I remember so desperately wanting to get into Dylan, because not only is he a cultural icon and legend, who brought about many of the societal and music changes that we remain thankful for today, but his music was of such depth, intellectually and emotionally, that I knew I needed it in my life. However, I didn't really know where to start and had a hard time realizing how good his voice really was, and although each person's discovery should be their own, here are some door-openers into the world of Dylan.
1. "Tangled Up In Blue"
Though this song consists of only guitar, drum, and Dylan's voice, when the drum hits the downbeat and Dylan's voice takes off, it goes right to your soul and completely changes you as a person. It's off of his 1975 "Blood on the Tracks" album, recorded around the time of his divorce with his first wife, Sara.
Thus, the pain is visceral, and the raw emotion flooding from a man as reserved as Dylan drags us to the depths of emotional pain. Plus the lyrics are typically gorgeous, with a simplicity that makes the emotion even rawer.
2. "Visions of Johanna"
A lyrical masterpiece, and one that chills you and takes a hold of your every neuron in a way you didn't think possible. You're completely transported to a place where loneliness and confusion swirl in the air like mist after rain. If you want to know why music makes people do the things they do, listen to this song. The instrumental backing deserves much praise for this affect, as well as Dylan's voice, which arguably reached its storytelling peak around the time of this record, on 1966's Blonde on Blonde.
3. "It Ain't Me Babe"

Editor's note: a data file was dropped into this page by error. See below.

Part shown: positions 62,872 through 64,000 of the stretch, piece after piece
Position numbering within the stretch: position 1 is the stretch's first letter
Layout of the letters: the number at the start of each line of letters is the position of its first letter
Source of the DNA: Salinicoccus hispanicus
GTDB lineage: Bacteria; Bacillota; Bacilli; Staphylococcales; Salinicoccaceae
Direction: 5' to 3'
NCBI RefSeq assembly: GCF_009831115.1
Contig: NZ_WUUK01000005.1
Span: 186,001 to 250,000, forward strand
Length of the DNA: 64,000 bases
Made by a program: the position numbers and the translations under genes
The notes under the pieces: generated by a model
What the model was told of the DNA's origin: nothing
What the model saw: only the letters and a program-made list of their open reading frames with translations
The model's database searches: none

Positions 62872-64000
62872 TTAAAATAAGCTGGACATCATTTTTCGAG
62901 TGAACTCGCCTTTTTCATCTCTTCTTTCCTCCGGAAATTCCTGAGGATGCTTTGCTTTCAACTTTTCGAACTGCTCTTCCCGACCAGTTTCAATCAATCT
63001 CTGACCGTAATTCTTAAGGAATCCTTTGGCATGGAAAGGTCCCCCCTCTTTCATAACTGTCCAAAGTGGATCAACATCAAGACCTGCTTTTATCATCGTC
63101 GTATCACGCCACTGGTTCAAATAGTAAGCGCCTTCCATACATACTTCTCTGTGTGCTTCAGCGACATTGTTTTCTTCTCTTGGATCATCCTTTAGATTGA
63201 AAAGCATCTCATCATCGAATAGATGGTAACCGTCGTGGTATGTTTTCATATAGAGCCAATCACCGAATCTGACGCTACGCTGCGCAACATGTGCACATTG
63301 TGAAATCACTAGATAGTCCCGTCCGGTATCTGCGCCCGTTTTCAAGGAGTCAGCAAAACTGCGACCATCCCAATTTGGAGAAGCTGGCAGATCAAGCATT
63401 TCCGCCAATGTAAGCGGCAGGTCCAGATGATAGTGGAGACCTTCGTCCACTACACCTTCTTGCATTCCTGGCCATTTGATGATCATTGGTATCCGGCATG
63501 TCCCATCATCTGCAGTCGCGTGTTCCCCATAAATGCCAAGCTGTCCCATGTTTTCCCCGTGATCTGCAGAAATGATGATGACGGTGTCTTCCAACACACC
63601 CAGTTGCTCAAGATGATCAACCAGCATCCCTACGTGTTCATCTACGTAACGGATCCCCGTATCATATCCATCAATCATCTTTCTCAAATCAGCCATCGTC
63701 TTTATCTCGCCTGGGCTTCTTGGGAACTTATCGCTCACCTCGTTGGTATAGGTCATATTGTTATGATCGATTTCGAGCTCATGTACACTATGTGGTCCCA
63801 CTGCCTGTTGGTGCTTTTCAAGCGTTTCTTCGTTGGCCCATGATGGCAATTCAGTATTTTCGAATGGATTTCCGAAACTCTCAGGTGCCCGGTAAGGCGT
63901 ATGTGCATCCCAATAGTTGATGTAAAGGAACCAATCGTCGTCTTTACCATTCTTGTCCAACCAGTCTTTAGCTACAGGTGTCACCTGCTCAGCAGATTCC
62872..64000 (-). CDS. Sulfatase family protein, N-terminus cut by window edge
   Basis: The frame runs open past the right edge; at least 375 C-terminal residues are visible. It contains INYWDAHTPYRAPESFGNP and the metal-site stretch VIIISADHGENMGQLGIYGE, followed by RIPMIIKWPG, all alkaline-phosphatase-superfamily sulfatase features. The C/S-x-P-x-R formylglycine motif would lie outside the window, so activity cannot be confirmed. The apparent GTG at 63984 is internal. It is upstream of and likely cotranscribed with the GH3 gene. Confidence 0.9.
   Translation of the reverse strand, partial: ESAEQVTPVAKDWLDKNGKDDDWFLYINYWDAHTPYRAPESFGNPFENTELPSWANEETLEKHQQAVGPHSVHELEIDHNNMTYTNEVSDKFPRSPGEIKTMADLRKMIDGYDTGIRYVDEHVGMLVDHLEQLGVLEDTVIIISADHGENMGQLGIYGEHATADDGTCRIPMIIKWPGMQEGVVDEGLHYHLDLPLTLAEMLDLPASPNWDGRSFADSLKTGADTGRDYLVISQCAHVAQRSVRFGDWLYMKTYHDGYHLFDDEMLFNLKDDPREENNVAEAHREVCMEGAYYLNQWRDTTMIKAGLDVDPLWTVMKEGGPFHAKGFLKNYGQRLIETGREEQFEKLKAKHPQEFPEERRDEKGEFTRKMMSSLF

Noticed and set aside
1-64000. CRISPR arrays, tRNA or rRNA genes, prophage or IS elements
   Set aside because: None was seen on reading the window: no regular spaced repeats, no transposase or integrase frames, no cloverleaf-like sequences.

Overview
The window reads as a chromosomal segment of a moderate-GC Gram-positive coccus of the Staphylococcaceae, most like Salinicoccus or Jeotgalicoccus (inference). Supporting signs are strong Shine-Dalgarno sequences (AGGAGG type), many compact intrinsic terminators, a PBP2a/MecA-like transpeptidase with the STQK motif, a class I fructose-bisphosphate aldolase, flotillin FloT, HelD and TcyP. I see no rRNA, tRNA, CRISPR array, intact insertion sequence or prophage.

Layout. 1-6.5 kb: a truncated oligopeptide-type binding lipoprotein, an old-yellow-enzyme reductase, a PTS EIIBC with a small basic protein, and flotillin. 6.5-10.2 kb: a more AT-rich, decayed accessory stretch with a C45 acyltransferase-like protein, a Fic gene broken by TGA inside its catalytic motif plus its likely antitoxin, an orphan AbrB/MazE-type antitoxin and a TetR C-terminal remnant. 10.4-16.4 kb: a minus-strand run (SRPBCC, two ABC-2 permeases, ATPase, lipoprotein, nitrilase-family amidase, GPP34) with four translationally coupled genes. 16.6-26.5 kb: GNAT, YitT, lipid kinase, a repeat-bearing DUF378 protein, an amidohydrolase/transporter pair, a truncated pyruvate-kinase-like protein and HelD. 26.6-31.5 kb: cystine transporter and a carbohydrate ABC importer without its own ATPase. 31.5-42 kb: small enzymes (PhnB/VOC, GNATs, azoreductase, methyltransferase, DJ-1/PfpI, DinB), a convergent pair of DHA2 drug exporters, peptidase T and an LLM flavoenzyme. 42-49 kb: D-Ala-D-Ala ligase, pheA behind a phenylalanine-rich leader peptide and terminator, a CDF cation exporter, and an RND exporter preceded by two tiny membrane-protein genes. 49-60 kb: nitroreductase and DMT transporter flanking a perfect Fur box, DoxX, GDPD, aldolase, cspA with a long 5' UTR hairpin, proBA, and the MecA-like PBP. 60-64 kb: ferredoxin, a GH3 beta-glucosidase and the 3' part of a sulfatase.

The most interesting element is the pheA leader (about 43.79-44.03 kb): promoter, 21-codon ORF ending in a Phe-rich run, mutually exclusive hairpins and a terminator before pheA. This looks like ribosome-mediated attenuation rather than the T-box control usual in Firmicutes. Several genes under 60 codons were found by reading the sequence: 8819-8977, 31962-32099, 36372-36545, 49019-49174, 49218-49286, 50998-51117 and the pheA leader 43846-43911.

This song has all the sadness and isolation that's at the root of many Dylan songs, but it's the reservation, the acknowledgment that the singer has already accepted that they'll never see the subject and is okay with that, that really makes us listen. It's got an almost apologetic tone as if the singer wishes they could stay but knows there'd be no love lost, and it's Dylan's atypical ruefulness and the clever use of guitar that makes this an easy-to-listen-to but hard-to-hear song.
4. "Like a Rolling Stone"
Bruce Springsteen once said that this song's opening beat "kicked open his mind", and he wasn't wrong. This number was named the best song ever recorded by Rolling Stone magazine, and it's diatribe against society and Dylan's searing "How does it feel?" grab you by the throat and never let go. It's also a good transition point from Dylan's folk to his rock, so you can enjoy the poeticism and social critique of the former with the good beat of the latter.
5. "Positively 4th Street"
This song is Dylan at his harshest, with the lyrics almost physically biting their subject. But the music itself is probably the best of Dylan's career, and has a nice, upbeat, Beatle-y feel to it, so the juxtaposition between the lyrics and the music as well as the quality of said music makes this a good song, and a nice way to enjoy Dylan without putting in so much effort.
1. "Don't Think Twice, It's All Right"
2. "Shelter from the Storm"
3. "Masters of War"
4. "It's All Over Now, Baby Blue"
5. "Percy's Song"